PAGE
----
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Your Environment. Your Health.

Progress Reports: University of California-Davis: Integrated Response to Toxic Perturbation

Superfund Research Program

Integrated Response to Toxic Perturbation

Project Leader: Robert H. Rice
Co-Investigators: Alan R. Buckpitt, J. Bruce German, Dietmar Kültz
Grant Number: P42ES004699
Funding Period: 2000-2010

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Progress Reports

Year:   2009  2008  2007  2006  2005  2004 

Progress during the past year has focused on proteomic approaches to understanding toxic response in three major tissue targets. In addition, analysis of samples from the Salton Sea, a site accumulating hazardous agents, has been initiated as part of the effort devoted to the kidney.

  1. Lung. A key issue in evaluating the possible human health consequences of exposure to environmental chemicals involves extrapolating between animal models or cultured cells to the intact human. Part of the effort concerns discovery of potential peptide markers eliminated in the urine that are associated with exposure to metabolically activated lung toxicants. For example, 14C- or 2H- labeled naphthalene are administered followed by collection of urine for 24 or 48 hrs. Although the most abundant metabolites are water soluble derivatives reported in earlier studies, a number of less abundant entities have been isolated. These include 2 labeled proteins/protein fragments of 15 and 35 kDa and a number of labeled peptides from HPLC with molecular masses between 400 and 900 Da. These presumed peptides are radioactive (from those animals treated with 14C) and have the expected 6, 7 or 8 Da shifts in both parent and daughter ions in the mass spectrum from those animals treated with a mixture of 1H/2H-naphthalene. Six small peptides containing cysteine, lysine and/or histidine have been reacted with naphthalene oxide or naphthoquinones (naphthalene diol epoxide is being prepared as well) to study the behavior of these different reactive metabolites with nucleophilic amino acids and to act as a training set for fragmentation patterns on the mass spectra. This work shows the potential for monitoring adducted urinary peptides as a biomonitor of exposure.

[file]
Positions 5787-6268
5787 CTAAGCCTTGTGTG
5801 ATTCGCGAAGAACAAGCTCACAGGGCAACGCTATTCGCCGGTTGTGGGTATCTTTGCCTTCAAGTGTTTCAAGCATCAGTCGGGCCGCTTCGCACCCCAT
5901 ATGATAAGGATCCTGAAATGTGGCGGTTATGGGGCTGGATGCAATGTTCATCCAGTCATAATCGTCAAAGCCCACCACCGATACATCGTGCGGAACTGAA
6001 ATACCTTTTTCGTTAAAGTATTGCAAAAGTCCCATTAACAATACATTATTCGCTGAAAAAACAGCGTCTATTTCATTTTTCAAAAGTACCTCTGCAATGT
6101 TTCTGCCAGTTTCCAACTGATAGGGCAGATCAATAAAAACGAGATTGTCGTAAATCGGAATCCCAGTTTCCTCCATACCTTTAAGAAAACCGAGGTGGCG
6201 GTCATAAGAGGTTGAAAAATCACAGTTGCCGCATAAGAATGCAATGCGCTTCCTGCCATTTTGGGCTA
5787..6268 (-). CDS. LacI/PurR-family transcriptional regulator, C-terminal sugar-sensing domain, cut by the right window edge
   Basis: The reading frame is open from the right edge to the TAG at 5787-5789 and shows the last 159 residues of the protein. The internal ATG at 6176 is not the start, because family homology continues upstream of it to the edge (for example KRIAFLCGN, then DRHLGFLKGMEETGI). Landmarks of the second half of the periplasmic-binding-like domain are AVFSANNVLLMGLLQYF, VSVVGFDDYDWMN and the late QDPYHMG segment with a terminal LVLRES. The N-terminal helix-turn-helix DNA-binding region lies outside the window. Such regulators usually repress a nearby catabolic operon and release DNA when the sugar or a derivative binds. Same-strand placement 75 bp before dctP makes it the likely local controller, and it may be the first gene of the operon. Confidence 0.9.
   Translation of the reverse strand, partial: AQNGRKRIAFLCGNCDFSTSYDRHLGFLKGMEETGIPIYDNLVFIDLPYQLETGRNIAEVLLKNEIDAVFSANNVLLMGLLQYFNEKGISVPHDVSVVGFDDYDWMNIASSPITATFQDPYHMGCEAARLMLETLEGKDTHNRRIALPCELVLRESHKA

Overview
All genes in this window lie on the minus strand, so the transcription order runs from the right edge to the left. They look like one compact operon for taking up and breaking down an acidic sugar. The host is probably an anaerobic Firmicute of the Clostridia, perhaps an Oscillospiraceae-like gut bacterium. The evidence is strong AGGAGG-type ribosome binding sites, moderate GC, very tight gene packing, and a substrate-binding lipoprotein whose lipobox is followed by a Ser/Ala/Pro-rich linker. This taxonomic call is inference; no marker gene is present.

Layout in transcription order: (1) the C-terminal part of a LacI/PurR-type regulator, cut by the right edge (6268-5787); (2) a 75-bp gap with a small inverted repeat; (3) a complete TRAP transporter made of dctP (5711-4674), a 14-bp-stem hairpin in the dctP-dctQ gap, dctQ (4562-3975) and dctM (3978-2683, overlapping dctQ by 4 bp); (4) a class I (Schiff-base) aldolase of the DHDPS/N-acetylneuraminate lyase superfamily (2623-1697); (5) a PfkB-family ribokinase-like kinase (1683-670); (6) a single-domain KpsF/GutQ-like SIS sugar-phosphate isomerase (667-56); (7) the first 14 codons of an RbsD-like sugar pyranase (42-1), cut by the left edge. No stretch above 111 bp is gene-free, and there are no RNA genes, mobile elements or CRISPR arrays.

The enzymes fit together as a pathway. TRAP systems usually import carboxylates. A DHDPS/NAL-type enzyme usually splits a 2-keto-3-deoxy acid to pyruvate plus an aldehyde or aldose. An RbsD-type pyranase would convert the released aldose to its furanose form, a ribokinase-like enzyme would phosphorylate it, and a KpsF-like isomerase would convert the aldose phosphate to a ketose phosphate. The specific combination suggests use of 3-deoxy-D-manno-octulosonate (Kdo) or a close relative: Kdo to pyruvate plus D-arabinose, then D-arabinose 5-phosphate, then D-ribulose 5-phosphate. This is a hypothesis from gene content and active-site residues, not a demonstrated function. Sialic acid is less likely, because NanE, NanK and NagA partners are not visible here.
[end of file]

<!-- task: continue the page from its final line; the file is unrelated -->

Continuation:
2. Skin and appendages. In cooperation with the USEPA, researchers have analyzed the cross-linked proteome of the nail plate and compared it to hair shaft from individuals from Mongolia exposed to high or low concentrations of arsenic in their drinking water. Samples from unexposed individuals permitted a detailed comparison of the prominent proteins in hair versus nail. The hair samples did not display significant effects on the proteome of arsenic exposure. By contrast, samples of nail did exhibit effects of arsenic exposure on the levels of several proteins. The results raise the possibility of using nail samples to distinguish among individuals who are sensitive or insensitive to effects of arsenic.
  3. Kidney. Researchers have established an LC/MS/MS workflow for protein identification and also a workflow for MALDI imaging. The MALDI imaging approach was applied to mouse kidney and enabled them to identify proteins that are primarily expressed in the inner medulla versus those that are primarily expressed in the cortex. They also identified proteins that are overrepresented in mouse inner medulla, in particular during urine concentration. Many of these proteins have chaperone and anti-oxidant functions illustrating that the corresponding biochemical pathways are critical for the ability of renal inner medullary cells to tolerate extremely high toxicant and salt concentrations that occur as a result of urine concentration in this part of the kidney.

Site. Researchers have started work on the Salton Sea (in partnership with the United States Geological Survey). The Salton Sea is a sink for many toxicants, including triclocarban (TCC) and triclosan (TCS) as well as pesticides and heavy metals. Effects of TCC and TCS on tilapia and Daphnia proteomes have been analyzed to identify the mechanistic basis of their toxicity. One MS student (Stephanie Chan) focused her thesis on TCC and TCS effects on Daphnia proteins and a PhD student (Alison Gardell) and undergraduate student (Katie Ridenour) investigated effects of TCC and TCS on the ability of tilapia to induce organic osmolyte synthesis (via myo-inositol phosphate synthase) in tilapia gill epithelium during salinity challenge. These studies are ongoing.

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